Ironclad U.S.S. CAIRO, Vicksburg, MS
SS RED OAK VICTORY, Richmond, CA
Ship BALCLUTHA, San Francisco, CA
Ship FALLS OF CLYDE, Honolulu, HI
Schooner Yacht CORONET, Newport, RI
Fishing Schooner EVELINA M. GOULART, Essex, MA
Schooner LETTIE G. HOWARD, New York, NY
Scow Schooner ALMA, San Francisco, CA
Schooner WAWONA, Seattle, WA
Pilot Schooner ALABAMA, Vineyard Haven, MA
Schooner C.A. THAYER, San Francisco, CA  •
Gillnet Boat 59, Seattle, WA
Ferry TICONDEROGA, Shelburne, VT
Ferryboat SUSQUEHANNA, Jersey City, NJ
Ferry SAN MATEO, Seattle,WA
Ferry EUREKA, San Francisco, CA
LIGHTSHIP NO. 83, Seattle, WA
U.S. Coast Guard Buoy Tenders, 133′ Class (1) (1)
U.S. Coast Guard Buoy Tenders, 180′ Class (1) (1) (1)
U.S. Coast Guard Cutter BRAMBLE, Port Huron, MI
U.S. Coast Guard Cutter EVERGREEN, New London, CT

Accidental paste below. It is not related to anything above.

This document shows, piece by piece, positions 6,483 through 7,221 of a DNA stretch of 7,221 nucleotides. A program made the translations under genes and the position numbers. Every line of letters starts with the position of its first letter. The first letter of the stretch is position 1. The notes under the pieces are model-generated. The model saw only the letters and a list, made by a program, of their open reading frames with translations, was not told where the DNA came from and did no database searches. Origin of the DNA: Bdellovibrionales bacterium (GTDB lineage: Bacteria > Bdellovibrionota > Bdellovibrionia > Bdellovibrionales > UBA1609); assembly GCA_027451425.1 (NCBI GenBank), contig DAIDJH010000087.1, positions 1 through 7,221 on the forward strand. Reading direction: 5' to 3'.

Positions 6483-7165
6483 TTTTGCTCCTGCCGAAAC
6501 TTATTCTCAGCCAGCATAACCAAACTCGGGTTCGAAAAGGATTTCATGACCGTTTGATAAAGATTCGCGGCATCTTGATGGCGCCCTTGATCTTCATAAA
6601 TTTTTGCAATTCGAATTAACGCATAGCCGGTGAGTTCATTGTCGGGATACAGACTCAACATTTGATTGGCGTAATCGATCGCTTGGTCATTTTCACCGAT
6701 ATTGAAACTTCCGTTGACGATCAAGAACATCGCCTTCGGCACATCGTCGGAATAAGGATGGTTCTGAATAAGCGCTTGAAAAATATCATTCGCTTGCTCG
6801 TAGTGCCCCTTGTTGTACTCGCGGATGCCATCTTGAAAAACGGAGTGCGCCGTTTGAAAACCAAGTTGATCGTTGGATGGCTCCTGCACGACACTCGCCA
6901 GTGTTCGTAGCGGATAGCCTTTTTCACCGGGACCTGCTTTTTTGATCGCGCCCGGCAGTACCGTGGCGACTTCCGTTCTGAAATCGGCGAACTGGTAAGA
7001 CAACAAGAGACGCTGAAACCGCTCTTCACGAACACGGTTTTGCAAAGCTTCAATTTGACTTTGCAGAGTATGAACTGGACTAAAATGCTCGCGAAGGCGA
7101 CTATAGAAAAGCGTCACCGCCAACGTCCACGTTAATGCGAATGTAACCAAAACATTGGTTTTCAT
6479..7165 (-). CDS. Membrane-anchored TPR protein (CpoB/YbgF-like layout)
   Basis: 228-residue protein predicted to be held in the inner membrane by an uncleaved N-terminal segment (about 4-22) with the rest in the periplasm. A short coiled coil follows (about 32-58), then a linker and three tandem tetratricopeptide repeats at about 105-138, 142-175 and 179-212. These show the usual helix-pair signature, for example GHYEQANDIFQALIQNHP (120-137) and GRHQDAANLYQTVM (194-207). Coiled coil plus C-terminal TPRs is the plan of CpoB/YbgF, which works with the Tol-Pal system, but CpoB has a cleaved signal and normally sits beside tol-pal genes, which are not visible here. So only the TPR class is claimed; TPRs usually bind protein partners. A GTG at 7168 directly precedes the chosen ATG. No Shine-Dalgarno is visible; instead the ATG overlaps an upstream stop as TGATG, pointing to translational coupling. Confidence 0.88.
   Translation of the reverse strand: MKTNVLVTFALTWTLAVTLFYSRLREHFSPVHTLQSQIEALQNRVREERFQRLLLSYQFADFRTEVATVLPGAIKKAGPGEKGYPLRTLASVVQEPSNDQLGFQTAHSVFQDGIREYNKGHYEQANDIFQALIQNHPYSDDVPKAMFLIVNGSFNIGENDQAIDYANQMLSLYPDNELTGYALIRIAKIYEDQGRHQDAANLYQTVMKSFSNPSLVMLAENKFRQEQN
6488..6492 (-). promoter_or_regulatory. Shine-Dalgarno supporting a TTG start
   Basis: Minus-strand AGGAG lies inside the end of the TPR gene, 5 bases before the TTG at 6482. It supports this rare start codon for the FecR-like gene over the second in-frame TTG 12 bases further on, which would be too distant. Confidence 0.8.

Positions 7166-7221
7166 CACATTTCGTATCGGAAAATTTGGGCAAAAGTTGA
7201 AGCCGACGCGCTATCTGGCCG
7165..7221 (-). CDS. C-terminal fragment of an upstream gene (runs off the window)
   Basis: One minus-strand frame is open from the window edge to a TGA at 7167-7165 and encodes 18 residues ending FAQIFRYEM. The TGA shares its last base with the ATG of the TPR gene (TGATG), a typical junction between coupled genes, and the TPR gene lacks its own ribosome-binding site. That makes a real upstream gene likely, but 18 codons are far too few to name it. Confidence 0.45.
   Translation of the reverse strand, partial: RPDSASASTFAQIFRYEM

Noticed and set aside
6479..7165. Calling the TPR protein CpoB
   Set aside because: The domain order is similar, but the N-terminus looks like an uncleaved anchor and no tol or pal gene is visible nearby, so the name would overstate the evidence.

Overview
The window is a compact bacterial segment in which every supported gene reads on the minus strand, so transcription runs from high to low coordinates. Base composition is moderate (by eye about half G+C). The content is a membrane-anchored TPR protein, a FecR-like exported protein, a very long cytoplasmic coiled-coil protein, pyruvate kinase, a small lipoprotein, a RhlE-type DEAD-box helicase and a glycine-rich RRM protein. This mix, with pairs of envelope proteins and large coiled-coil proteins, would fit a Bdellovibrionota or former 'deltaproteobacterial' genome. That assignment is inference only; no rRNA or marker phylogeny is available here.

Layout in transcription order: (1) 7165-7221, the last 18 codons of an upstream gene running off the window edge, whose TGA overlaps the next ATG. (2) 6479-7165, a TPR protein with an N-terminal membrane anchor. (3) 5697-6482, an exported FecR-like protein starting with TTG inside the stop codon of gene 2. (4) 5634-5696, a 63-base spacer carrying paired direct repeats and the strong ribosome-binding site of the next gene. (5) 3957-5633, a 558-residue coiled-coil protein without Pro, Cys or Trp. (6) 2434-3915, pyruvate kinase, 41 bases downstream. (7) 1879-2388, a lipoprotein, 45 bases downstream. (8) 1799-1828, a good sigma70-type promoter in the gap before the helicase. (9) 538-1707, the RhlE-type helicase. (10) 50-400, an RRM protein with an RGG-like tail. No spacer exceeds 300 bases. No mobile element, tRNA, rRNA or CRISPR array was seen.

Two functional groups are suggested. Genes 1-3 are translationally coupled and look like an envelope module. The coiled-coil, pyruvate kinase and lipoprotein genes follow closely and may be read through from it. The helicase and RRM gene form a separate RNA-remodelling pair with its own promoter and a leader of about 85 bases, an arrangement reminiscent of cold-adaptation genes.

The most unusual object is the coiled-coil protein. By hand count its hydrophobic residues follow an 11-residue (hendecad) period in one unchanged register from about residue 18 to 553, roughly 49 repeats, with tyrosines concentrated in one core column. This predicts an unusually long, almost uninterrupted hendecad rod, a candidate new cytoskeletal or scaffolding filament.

U.S. Coast Guard Cutter FIR, Seattle vicinity, WA (1) (1)
U.S. Coast Guard Icebreaker MACKINAW, Cheboygan, MI
U.S. Coast Guard Cutter PLANETREE, San Francisco, CA
U.S. Coast Guard Cutter WHITE HEATH, Boston, MA
U.S. Coast Guard Cutter WHITE HOLLY, New Orleans, LA
U.S. Coast Guard Cutter WHITE LUPINE, Rockland, ME
U.S. Coast Guard Cutter WHITE SAGE, Bristol vicinity, RI
U.S. Coast Guard Cutter WHITE SUMAC, New Orleans, LA
USS Arizona (wreck), Pearl Harbor, HI
USS Olympia, Philadelphia, PA

Legend:

•   Indicates that drawings, photos, or descriptive texts are available for download from the Library of Congress website

(blank) Indicates that either no information exists in the HAER collection, or that existing information has yet to be scanned and made available online.

(1) See US Coast Guard’s “Cutter History” web site for copy of the HAER reports containing histories, plans, and photos.

A large number of additional Coast Guard cutters are listed by name in the HAER index, but with no data available yet online.

Images

Just a few samples– see the HAER links above for the original down-loadable, high resolution images.

 

herculestn Profile of steam tug HERCULES
kathryntn Sections and construction details, skipjack KATHRYN